“We are looking forward to meeting with and talking to the families in the METCO program face to face in their community,” said committee Chair Sarah Scoville. “After many, many of their hours spent traveling to us, it is now our turn to travel to them.”
Added Akil Mondesir, the Bedford schools’ METCO director, “This shows our commitment to METCO, the students, and the families.”
METCO is an acronym for Metropolitan Council for Educational Opportunity. For 56 years, Boston inner-city students of color have enrolled in suburban districts under its auspices. Bedford began participating in METCO in 1974.
Besides its regular agenda items, the School Committee has scheduled an 80-minute presentation called “METCO 2.0.” Superintendent of Schools Philip Conrad said that part of the meeting will feature Milly Arbaje-Thomas, president and CEO of METCO.
Conrad said he hopes the presentation “will help everyone understand where METCO is now and where it is going.”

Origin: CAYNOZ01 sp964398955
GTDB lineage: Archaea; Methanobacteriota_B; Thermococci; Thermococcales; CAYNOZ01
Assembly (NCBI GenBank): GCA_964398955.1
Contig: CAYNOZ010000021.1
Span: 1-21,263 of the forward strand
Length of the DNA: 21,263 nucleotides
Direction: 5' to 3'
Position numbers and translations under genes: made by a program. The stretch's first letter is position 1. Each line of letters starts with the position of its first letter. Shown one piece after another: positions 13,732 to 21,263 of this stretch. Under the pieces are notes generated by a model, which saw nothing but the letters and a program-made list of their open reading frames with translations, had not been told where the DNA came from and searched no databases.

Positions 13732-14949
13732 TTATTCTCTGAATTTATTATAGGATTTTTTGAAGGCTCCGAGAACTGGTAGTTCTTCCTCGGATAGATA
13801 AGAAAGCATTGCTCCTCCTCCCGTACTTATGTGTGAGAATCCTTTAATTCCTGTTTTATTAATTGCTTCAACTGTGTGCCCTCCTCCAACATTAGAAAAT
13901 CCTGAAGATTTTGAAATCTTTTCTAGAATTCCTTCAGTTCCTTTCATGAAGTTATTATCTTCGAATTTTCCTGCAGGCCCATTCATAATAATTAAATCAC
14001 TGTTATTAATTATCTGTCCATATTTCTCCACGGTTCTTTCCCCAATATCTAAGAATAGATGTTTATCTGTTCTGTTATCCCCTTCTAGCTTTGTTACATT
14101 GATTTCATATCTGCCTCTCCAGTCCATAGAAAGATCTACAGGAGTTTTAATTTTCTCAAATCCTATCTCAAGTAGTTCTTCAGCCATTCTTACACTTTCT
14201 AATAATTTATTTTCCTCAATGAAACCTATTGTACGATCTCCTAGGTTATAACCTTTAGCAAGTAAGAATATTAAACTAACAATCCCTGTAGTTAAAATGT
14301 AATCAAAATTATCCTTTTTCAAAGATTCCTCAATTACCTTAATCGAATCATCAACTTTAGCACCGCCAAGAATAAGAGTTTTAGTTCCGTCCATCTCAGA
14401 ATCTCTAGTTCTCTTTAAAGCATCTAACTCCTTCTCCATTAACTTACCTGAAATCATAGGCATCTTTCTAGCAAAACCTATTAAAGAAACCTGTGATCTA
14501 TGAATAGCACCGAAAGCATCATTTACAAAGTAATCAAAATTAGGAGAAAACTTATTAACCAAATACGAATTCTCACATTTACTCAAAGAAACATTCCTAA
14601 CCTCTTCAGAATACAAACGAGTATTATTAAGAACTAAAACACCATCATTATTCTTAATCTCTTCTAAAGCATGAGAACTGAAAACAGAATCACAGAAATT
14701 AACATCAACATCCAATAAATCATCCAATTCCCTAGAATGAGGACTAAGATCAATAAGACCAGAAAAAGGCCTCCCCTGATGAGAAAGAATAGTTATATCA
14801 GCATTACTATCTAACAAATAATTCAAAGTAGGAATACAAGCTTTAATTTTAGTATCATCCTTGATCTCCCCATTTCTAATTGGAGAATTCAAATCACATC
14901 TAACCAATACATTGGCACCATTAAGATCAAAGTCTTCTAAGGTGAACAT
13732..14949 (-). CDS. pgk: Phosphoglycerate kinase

METCO moved into its new headquarters six months ago. The facilities feature not only meeting rooms and a computer lab but also an exhibit of the program’s history.
Mondesir said he has been working with the facility’s technology specialists and Conrad to arrange for remote transmission. Parents and caregivers also have been invited to attend in person, he said.
“I am excited to be meeting at METCO and for the committee members to see the new headquarters,” the superintendent declared.
Scoville commented, “We have been talking about inviting a representative from METCO and Hanscom to sit on the School Committee for a while. I am proud we made it happen this winter.” The non-voting member is Madeline Sanabria.
“The families in the METCO program and the families living and working on Hanscom are crucial to our commitment to diversity, equity, and inclusion,” she asserted.
Referencing author Jennifer De Leon’s talk this week about her book Don’t Ask Me Where I’m From, Scoville said she was “reminded about the importance of providing mirrors and windows for the students of Bedford. Mirrors in the curriculum are important for students to see themselves and the possibilities, as a result giving them confidence. Windows are used to educate others about their experiences.
“The School Committee is excited to open a window onto the METCO program at the meeting at their headquarters on Tuesday.”
Mike Rosenberg can be reached at email@example.com, or 781-983-1763